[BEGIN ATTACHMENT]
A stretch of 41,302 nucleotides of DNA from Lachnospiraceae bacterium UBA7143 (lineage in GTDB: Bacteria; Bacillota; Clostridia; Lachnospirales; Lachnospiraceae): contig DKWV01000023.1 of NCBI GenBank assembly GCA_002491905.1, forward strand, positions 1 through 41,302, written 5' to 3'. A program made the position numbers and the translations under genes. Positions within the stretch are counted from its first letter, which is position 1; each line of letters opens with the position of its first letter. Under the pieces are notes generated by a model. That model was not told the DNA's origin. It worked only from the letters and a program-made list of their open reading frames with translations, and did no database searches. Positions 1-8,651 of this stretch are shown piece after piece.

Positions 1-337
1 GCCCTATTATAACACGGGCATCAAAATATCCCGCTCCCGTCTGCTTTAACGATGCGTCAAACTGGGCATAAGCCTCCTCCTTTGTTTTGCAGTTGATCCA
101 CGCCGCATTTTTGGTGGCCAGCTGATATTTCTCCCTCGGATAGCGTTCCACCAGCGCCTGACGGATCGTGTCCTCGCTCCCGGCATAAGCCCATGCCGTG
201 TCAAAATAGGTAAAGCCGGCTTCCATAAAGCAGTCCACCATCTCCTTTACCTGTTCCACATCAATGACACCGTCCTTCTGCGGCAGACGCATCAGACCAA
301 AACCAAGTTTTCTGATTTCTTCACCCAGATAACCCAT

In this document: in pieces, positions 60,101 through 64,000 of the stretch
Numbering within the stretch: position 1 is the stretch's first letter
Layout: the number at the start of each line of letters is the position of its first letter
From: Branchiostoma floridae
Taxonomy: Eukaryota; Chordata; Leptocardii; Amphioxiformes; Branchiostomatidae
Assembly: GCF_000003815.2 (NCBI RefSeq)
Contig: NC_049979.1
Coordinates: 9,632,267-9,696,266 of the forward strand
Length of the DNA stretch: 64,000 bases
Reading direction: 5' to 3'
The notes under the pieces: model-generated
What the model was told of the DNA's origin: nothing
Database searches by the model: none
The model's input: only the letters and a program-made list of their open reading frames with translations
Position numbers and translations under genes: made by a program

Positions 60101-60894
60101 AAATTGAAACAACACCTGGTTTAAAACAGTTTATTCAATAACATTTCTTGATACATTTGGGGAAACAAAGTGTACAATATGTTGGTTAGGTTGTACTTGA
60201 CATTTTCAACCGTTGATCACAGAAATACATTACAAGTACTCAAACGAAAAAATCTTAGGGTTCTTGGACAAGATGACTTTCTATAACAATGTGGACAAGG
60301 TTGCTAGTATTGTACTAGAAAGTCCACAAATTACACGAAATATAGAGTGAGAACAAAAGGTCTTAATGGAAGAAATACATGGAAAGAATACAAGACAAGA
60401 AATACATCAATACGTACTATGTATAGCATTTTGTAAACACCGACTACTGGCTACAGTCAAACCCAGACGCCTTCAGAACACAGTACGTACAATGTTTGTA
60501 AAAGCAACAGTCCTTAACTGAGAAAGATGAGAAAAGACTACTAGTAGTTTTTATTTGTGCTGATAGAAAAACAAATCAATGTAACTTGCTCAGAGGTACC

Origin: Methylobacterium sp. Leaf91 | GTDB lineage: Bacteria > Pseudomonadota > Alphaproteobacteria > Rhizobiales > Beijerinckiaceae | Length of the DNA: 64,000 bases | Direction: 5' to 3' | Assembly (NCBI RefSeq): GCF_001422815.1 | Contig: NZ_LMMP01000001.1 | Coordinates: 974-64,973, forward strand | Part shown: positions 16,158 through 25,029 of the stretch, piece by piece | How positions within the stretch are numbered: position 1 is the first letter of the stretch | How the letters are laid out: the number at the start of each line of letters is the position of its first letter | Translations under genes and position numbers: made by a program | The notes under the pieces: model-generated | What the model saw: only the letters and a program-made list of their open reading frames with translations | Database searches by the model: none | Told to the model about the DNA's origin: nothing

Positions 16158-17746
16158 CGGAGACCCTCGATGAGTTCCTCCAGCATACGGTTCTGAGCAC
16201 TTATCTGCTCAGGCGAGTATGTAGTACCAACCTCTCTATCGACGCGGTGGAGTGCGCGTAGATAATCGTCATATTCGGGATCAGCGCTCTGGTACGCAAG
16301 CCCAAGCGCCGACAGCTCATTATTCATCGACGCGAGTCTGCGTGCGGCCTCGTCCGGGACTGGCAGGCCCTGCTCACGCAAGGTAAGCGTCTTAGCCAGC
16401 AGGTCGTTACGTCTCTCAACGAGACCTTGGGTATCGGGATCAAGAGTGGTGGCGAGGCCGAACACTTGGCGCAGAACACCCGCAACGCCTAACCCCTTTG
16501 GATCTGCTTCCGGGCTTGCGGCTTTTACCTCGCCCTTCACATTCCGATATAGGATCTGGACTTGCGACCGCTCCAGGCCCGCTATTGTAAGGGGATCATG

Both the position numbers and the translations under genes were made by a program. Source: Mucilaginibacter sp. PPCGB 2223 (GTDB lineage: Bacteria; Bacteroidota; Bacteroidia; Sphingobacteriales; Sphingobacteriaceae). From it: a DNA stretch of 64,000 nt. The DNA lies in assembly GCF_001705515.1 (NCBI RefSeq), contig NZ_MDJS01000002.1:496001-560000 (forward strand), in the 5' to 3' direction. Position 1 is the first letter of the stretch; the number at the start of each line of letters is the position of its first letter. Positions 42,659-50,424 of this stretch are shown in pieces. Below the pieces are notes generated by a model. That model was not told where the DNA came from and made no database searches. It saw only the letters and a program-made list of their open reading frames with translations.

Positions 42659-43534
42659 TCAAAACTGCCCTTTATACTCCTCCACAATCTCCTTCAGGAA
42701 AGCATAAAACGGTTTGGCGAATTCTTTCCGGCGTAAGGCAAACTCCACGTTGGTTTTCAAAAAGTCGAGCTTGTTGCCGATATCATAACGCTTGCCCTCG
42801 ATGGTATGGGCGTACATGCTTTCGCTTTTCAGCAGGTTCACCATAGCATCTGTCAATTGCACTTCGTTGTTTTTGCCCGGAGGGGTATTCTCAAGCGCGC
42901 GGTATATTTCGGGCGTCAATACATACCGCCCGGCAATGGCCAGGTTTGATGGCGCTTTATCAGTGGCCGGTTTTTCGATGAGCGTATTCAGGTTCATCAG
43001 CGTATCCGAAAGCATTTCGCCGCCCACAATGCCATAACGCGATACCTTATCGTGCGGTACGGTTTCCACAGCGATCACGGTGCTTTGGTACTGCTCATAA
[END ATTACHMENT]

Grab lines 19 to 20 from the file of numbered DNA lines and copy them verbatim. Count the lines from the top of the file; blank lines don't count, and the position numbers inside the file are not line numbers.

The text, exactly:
Database searches by the model: none
The model's input: only the letters and a program-made list of their open reading frames with translations